Jump to content
Sign in to follow this  
londonsurrealist

Fear Machine - shurely shome mishtake?

Recommended Posts

 

Have just bought this (for about £6 at Waterstones.com!) and am halfway through. Nice so far. I must admit I love all the old colouring and the covers in this book are amazing - especially the one where the train is also an eye.

 

Am enjoying it so far - a lot more than some parts of The Devil You Know. I really liked the sense of John enjoying himself with the travelers but knowing that he was probably going to end up ruining it.

 

One thing I must admit is I get so sick of comics at the time doing their 'trip' sequences. It ALWAYS seems to have the character in the middle of a splash page flailing their arms while colours and close-ups of other characters littered with extaneous voiceover boxes banging on about how 'I wondered lonely like a strained metaphor in search of a suitable simile. In the void'.

 

Every fucking time :shrug: If there's one thing more boring than people on drugs when you're not - it's people talking about being on drugs!

 

As I have only read the traded Delano stuff, where do people rate 'The Fear Machine' in the Delano pantheon?

Share this post


Link to post
Share on other sites

The loudest voices tend to say it's too long and too pro-hippy (i.e. not cool and edgy). It's not his best work, but I like it. Too bad they didn't re-colour it for the reprint.

 

That train cover is one of my all-time favourite comic covers.

Share this post


Link to post
Share on other sites

It's awful hippie pish, with gobsmackingly painful essentialist gender-stereotypes thrown in.

 

The fear machine is a nice idea, but gods below the execution sucks. And the sanctimonious voice-over talking ecstaticly about the incredible wisdom of it all makes me want to vomit. :smile:

Share this post


Link to post
Share on other sites

I still bought it, mind you. I'm a sucker for completism.

Share this post


Link to post
Share on other sites

Can anyone really be too pro-hippy? :laugh:

 

It is too long and it really is one of the very weakest of the Delano stories, but I enjoyed it. I liked it better upon re-reading it than I did originally.

Share this post


Link to post
Share on other sites

It is pretty good, but yeah, weakest part of his run.

 

Except the computer story, although maybe that seemed alright at the time.

Share this post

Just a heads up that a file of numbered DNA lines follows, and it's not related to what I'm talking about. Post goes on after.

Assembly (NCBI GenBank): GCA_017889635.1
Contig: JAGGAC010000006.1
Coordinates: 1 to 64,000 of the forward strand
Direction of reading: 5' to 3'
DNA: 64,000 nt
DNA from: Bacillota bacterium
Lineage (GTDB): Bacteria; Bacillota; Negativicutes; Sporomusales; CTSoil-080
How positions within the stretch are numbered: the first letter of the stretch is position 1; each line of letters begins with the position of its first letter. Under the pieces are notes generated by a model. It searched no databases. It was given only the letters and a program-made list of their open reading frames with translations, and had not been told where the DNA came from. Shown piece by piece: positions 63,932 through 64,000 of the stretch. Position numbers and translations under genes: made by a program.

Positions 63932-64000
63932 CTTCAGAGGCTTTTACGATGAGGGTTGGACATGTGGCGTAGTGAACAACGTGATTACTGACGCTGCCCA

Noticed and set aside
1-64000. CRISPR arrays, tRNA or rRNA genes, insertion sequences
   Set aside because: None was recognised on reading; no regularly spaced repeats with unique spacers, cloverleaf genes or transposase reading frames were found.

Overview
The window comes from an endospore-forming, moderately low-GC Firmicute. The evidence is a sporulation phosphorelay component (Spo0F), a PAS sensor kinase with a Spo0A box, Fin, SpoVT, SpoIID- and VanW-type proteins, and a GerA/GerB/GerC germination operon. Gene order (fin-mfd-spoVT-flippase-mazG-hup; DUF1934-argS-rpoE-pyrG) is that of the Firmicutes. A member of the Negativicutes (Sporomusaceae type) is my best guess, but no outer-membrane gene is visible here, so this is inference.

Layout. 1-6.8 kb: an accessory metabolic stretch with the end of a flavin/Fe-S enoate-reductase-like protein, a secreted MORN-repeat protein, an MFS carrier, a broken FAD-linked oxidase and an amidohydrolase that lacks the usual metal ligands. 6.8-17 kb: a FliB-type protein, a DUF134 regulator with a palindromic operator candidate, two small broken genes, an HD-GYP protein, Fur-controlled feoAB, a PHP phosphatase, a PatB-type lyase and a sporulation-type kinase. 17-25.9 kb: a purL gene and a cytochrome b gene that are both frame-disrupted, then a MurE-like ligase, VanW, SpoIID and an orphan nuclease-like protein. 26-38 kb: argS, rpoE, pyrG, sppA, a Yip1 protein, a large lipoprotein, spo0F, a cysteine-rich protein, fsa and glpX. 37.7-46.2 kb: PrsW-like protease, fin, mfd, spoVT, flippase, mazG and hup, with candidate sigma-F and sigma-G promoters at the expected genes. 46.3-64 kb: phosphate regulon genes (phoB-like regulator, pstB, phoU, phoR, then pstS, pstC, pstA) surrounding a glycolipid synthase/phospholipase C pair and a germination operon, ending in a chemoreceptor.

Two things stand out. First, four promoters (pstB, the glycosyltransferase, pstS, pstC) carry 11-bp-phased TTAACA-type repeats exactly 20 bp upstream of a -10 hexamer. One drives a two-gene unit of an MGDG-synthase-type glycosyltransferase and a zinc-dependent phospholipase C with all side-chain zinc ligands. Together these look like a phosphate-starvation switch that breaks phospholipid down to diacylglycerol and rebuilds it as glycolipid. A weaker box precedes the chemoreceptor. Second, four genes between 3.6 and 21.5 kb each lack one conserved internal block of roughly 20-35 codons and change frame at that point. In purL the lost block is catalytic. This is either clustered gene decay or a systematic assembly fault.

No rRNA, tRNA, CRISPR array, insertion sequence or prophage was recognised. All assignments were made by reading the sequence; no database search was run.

Link to post
Share on other sites

You haven't read the "don't eat meat" two-parter yet, have you?

That's the worst Delano story. The only story from Delano's run that I feel is actually a totally poor story. It's just a complete failure.

That's the story I rank below Fear Machine.

Plus, I was never too enthralled by his Hunger Demon two-parter. It's ok. Above Fear Machine.

Share this post


Link to post
Share on other sites

I read my trade of this today. Better than when I first read it last year, but I still think it's undeveloped, messy and has a shit ending. Delano's purple prose is at its most irritating here, particularly in the aforementioned drug trip sequence. The art... well... the colouring lets it down but it's no great shakes, especially Buckingham's - Ridgway would've been ace here with the more imaginitive visuals. Oh well. All that said, I think the first issue is actually one of my favourite issues of Delano's run, with the lack of any real supernatural threat working really nicely and Rayner's art capturing Britain superbly with some nice attention to detail.

 

I actually prefer the meat story to this. Mainly because I like Pugh's art, and mainly because it's much shorter. Sundays Are Different gets my vote for Delano's worst, mainly for its off-putting mixture of the incredibly boring and the annoyingly nonsensical.

Share this post


Link to post
Share on other sites

I just couldn't give a toss about pages and pages of John talking to that yuppie acquaintance of his and then going into Backwords World for no real reason - I'd have preferred the story was just about that, really. And I usually love it when Hellblazer goes all slice of life.